Spiritual searching 2: Search …


Samye Ling – meditation room

Spirituality is hugely affected by childhood circumstances especially if these are adverse. As a traumatised child I knew about sin and guilt, and had to find ways to deal with a punishing primitive god who watched everything I did, ready to pounce in retribution. The authoritarian god needed placating and compliance; my search was for a God that was ‘other’ – different, a healing God who brought an unimaginable freedom that could take me beyond and release me from myself.

Perhaps that’s why at 22 I went off to the Tibetan Buddhist monastery Samye Ling in Eskdalemuir, Scotland with a friend for a visit – this was the 1970s. It was different from anything I’d done before. The Tibetan monks in their robes brought with them the mystery and ‘otherness’ of the spiritual life. I liked the large meditation room with the statues and decorations, but I found the actual seated practice hard after the first fifteen minutes or so, and we were in there for long sessions several times a day. I couldn’t feel my crossed limbs which kept going numb, and my back ached. I did try to focus my mind and to empty it, but became quickly distracted by my thoughts and wondering about the others there. Yet I gleaned something about the value of being without words and clearing the mind, about the importance of the spiritual dimension. I went to yoga and remember the instructor lifting my arm and saying, ‘call that relaxed!’ I didn’t know how to relax; I was too busy checking to see how I was doing in comparison to everyone else – I was in a new territory, and didn’t know how or who to be in it.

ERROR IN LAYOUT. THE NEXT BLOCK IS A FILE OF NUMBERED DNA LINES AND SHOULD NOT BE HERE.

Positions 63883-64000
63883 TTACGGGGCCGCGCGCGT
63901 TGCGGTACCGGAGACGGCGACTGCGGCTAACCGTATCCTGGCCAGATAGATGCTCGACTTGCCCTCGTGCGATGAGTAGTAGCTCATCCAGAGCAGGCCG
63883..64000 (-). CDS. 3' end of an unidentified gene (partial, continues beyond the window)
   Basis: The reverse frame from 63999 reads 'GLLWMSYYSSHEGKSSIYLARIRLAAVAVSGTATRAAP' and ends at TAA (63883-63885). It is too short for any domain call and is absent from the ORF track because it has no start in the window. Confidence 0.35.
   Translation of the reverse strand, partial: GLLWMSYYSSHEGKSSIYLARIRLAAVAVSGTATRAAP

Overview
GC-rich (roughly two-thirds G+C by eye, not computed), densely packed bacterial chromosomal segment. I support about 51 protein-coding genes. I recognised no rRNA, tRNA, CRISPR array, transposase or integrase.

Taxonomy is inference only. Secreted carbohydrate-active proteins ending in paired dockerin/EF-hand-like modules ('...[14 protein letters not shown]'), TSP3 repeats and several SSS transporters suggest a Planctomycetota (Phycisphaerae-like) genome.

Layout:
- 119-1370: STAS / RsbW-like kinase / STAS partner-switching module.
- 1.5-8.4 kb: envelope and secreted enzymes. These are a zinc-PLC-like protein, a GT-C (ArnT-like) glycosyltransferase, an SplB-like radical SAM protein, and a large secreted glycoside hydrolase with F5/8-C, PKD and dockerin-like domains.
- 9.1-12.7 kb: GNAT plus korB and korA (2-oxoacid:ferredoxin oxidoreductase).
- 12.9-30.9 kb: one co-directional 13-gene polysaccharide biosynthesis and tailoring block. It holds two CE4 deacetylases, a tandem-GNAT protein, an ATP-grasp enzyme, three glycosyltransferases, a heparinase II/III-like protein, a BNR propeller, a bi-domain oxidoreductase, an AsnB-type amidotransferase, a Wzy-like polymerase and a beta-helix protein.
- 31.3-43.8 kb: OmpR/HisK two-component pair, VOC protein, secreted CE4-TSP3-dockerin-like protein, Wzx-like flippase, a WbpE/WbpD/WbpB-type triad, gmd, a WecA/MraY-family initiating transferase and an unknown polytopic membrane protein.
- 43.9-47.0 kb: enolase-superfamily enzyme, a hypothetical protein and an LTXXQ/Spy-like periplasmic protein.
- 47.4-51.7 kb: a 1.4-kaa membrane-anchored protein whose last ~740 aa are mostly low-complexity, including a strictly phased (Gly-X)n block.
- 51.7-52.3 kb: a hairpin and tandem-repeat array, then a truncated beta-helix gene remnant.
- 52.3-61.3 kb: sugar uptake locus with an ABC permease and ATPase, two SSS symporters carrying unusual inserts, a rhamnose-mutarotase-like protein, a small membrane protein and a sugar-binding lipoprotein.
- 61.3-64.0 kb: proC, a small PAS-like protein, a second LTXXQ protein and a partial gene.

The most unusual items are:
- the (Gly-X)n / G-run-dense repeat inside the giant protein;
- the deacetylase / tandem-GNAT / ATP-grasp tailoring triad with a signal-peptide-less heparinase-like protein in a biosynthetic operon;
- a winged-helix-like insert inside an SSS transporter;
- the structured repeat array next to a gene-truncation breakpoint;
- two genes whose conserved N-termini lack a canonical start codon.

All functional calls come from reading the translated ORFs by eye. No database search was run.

There were activities in the afternoon – pottery I seem to remember, but I didn’t feel confident about arty things. My friend sneaked out in the evenings to drink and smoke, but I knew that I didn’t want to do that. I had come to find something else, although I didn’t yet know what it was. One day I dipped out of a session and went for a walk, time apart that I can still remember felt really good. I was on my own up a hill, probably for the first time in my life, and felt a rare moment of peace. The countryside was wonderful after London, and although it was January the sun shone. I wondered about God, and thought perhaps I could believe in him – though not in the old way. I was fascinated by the people staying in the monastery. They seemed to me to have a purpose, and to be happy. I even wrote a poem about wanting what they had – I noted their shining eyes. They seemed to have a quality of lightness. This experience opened me to the idea of spiritual light – it was something new and I’d found it – or had it found me?

What lasted from all those years ago was yoga, silent meditation and the countryside – wonderful graces that all contribute to where I am now.